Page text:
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Happy New Year

So. The Days of Awe are upon us again, Gentle Readers, as seems to happen every year. Which is, I suppose, a Good Thing, considering the alternative.

On the other hand, the recurring nature of the holiday and the cyclical nature of the (lunar) calendar mean that I do kinda run out of things to say. Plus, this year I am less focused on meditative rebirth as on the Sukkah I’m going to build once all this Awe is over. Should be a big one this year, and it’s early enough that there is some chance of having dinner in it without freezing.

Well, the point is that while my fate was Written on Rosh Hashanah, it is not Sealed until Yom Kippur. And the Divine is merciful, and judges with mercy, tradition tells us that the Divine cannot forgive me for offenses against other people until the other people have forgiven me themselves. Or at least until I have asked—asked three times, actually, in case anybody does not forgive me on the first go around, presumably figuring that it was a perfunctory apology made without really thinking about the nature of the offense and its likelihood of recurring.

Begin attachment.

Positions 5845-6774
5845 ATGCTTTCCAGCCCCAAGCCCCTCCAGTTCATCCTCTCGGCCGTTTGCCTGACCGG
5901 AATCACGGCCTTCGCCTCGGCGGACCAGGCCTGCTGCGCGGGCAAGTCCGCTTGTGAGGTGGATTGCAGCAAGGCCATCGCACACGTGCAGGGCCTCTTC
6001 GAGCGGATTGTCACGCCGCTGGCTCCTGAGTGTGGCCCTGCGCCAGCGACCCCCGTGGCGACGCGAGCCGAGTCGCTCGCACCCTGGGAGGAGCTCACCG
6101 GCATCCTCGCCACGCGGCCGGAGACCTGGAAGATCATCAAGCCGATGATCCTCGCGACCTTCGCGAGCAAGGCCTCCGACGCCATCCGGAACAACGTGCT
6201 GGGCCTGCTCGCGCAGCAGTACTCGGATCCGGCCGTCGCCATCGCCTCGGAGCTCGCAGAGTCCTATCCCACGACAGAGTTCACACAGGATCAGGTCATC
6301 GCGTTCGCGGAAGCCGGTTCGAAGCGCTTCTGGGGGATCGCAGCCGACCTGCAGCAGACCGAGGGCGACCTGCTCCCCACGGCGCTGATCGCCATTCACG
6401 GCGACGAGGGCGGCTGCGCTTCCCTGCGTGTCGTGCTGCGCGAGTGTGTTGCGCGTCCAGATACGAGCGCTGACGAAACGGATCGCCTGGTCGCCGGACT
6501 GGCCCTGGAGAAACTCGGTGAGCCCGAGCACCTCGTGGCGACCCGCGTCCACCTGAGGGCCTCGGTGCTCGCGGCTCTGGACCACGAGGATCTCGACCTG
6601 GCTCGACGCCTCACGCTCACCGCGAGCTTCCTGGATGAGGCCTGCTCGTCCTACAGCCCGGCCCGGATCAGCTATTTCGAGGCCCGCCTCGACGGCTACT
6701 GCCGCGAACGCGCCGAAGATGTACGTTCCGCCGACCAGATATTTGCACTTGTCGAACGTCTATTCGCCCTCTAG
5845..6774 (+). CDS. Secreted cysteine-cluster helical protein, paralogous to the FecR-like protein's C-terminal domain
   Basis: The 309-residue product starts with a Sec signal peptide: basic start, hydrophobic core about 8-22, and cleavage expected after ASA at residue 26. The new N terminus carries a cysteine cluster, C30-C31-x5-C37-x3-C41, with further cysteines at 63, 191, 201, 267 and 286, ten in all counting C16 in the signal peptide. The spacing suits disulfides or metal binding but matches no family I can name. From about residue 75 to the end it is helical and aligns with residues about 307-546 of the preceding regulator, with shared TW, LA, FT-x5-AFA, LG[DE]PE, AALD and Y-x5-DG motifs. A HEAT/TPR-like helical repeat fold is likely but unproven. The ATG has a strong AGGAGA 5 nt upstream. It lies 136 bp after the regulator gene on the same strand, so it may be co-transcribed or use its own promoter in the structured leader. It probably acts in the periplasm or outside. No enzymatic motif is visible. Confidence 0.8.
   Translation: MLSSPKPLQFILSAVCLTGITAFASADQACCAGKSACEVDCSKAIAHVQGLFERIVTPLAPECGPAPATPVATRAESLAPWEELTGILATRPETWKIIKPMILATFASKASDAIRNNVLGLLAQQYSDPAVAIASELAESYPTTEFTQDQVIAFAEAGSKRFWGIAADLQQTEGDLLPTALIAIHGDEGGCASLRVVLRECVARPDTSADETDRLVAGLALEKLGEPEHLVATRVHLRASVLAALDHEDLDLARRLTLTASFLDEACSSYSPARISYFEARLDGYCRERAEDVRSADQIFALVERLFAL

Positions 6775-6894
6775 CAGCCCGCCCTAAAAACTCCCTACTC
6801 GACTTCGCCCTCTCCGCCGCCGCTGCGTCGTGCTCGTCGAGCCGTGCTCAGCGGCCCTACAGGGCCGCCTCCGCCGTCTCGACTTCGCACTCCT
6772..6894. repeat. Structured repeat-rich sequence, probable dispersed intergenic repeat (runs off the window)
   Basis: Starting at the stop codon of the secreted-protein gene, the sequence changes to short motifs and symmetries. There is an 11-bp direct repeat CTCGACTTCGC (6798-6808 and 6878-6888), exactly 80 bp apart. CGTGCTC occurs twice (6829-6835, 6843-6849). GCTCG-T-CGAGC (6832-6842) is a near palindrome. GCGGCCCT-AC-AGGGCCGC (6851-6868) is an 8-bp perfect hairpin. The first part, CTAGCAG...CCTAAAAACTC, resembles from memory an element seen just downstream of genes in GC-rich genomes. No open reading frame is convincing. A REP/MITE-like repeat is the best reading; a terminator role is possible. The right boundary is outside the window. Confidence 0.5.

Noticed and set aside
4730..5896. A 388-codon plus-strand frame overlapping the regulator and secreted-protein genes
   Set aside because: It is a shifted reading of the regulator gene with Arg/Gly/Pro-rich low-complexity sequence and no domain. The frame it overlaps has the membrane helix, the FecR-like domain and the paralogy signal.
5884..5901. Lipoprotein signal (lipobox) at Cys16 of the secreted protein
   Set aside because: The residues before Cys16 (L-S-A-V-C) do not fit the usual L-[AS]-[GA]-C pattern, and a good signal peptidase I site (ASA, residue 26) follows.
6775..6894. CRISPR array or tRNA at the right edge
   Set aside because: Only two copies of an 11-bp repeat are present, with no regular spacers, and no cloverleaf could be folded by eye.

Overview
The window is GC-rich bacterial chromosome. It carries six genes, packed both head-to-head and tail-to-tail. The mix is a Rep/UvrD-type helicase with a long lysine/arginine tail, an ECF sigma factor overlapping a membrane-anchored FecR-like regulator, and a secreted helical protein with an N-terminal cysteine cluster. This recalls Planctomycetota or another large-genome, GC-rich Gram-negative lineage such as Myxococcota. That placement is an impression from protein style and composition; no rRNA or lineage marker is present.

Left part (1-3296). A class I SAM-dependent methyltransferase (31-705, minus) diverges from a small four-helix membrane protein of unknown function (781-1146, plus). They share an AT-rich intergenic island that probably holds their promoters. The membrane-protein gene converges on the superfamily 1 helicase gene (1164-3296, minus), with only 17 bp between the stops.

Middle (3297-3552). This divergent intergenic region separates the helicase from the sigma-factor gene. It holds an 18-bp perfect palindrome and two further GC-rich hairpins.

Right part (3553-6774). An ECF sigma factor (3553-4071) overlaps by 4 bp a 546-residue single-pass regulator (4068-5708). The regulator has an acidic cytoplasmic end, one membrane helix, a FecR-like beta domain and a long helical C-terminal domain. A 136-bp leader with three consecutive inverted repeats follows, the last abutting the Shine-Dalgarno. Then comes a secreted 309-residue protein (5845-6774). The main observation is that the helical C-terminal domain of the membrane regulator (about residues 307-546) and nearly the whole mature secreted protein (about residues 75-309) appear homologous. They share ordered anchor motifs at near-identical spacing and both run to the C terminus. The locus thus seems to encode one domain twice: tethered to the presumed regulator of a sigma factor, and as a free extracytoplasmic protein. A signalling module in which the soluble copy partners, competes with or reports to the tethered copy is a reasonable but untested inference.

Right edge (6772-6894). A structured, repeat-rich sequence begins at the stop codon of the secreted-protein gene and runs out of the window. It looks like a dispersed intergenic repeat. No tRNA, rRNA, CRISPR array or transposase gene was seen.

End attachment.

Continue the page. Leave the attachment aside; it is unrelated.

I have mentioned here before that I don’t think much of the general apology for that reason. I do hope that Gentle Readers will forgive me for the things that I have done and left undone that have hurt y’all in any way, and I regret doing (or not doing) those things, whatever they are. But of course not knowing what they are means that I can’t really resolve not to do them again.